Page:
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Kv1.3 channels are a therapeutic target for T cell-mediated autoimmune diseases.

  • Author(s): Beeton, Christine
  • Wulff, Heike
  • Standifer, Nathan E
  • Azam, Philippe
  • Mullen, Katherine M
  • Pennington, Michael W
  • Kolski-Andreaco, Aaron
  • Wei, Eric
  • Grino, Alexandra
  • Counts, Debra R
  • Wang, Ping H
  • LeeHealey, Christine J
  • S Andrews, Brian
  • Sankaranarayanan, Ananthakrishnan
  • Homerick, Daniel
  • Roeck, Werner W
  • Tehranzadeh, Jamshid
  • Stanhope, Kimber L
  • Zimin, Pavel
  • Havel, Peter J
  • Griffey, Stephen
  • Knaus, Hans-Guenther
  • Nepom, Gerald T
  • Gutman, George A
  • Calabresi, Peter A
  • Chandy, K George
  • et al.
Abstract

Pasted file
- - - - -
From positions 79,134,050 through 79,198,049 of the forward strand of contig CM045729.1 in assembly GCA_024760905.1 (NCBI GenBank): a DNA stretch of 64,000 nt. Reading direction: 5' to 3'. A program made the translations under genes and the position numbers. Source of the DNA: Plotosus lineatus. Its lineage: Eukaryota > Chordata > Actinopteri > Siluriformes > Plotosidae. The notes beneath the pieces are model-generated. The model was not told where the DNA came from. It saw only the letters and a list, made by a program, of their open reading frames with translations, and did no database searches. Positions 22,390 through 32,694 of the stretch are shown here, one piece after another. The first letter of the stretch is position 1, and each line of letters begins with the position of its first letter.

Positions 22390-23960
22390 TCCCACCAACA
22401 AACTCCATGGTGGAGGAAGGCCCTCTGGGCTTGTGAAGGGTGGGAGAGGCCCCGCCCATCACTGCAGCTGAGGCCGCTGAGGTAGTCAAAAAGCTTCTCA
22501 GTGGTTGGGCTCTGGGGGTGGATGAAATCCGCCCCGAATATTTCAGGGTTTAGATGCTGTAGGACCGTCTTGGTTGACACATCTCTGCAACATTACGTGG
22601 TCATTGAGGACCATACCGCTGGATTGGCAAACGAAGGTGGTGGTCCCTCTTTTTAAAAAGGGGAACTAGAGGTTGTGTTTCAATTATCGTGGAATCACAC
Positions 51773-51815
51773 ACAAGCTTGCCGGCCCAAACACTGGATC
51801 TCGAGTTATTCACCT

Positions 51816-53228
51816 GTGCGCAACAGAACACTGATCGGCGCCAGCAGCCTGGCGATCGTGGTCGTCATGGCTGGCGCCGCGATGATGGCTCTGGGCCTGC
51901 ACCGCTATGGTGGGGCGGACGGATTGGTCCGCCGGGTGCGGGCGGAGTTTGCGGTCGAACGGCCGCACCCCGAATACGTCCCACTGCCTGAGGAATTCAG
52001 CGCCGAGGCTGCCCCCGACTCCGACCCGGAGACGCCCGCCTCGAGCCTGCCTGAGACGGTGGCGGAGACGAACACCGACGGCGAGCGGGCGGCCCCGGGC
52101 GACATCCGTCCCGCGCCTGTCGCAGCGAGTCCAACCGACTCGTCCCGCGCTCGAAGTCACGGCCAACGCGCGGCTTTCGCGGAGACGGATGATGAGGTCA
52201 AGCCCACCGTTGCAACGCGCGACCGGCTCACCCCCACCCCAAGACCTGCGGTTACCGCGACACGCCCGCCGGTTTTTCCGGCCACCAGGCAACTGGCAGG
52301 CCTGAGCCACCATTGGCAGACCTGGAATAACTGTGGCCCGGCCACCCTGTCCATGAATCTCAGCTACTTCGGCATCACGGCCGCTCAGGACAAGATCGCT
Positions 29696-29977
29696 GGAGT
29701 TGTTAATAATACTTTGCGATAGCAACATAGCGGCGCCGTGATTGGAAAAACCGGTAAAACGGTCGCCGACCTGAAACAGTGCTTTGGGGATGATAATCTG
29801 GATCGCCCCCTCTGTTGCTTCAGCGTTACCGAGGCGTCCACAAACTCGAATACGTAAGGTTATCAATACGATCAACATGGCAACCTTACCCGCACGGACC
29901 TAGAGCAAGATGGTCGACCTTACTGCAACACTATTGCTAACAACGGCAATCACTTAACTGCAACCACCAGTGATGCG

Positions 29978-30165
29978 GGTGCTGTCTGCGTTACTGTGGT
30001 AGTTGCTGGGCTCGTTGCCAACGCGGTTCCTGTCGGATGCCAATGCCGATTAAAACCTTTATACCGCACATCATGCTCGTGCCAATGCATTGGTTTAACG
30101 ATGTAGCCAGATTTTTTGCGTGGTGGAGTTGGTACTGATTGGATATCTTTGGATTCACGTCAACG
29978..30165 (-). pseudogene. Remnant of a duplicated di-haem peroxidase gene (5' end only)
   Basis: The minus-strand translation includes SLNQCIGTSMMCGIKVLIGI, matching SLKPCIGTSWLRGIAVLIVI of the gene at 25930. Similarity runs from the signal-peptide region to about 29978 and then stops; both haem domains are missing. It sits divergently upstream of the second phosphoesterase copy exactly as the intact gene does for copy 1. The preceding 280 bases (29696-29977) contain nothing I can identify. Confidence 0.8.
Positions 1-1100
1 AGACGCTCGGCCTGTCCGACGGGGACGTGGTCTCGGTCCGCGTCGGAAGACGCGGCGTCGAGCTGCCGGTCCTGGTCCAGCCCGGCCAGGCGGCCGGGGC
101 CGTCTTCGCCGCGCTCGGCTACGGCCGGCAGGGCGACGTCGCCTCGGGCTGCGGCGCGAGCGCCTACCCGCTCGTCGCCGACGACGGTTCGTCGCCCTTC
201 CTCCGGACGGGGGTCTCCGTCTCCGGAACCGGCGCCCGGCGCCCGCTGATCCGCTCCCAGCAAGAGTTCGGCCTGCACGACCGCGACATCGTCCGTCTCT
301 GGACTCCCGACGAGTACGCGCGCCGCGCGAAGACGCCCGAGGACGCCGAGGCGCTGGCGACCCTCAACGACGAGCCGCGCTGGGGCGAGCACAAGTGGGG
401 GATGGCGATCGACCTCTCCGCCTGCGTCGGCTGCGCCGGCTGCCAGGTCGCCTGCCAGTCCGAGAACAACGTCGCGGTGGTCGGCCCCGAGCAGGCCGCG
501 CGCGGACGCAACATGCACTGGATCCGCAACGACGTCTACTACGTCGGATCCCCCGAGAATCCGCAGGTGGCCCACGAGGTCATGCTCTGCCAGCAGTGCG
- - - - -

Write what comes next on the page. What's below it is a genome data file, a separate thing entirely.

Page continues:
Autoreactive memory T lymphocytes are implicated in the pathogenesis of autoimmune diseases. Here we demonstrate that disease-associated autoreactive T cells from patients with type-1 diabetes mellitus or rheumatoid arthritis (RA) are mainly CD4+ CCR7- CD45RA- effector memory T cells (T(EM) cells) with elevated Kv1.3 potassium channel expression. In contrast, T cells with other antigen specificities from these patients, or autoreactive T cells from healthy individuals and disease controls, express low levels of Kv1.3 and are predominantly naïve or central-memory (T(CM)) cells. In T(EM) cells, Kv1.3 traffics to the immunological synapse during antigen presentation where it colocalizes with Kvbeta2, SAP97, ZIP, p56(lck), and CD4. Although Kv1.3 inhibitors [ShK(L5)-amide (SL5) and PAP1] do not prevent immunological synapse formation, they suppress Ca2+-signaling, cytokine production, and proliferation of autoantigen-specific T(EM) cells at pharmacologically relevant concentrations while sparing other classes of T cells. Kv1.3 inhibitors ameliorate pristane-induced arthritis in rats and reduce the incidence of experimental autoimmune diabetes in diabetes-prone (DP-BB/W) rats. Repeated dosing with Kv1.3 inhibitors in rats has not revealed systemic toxicity. Further development of Kv1.3 blockers for autoimmune disease therapy is warranted.

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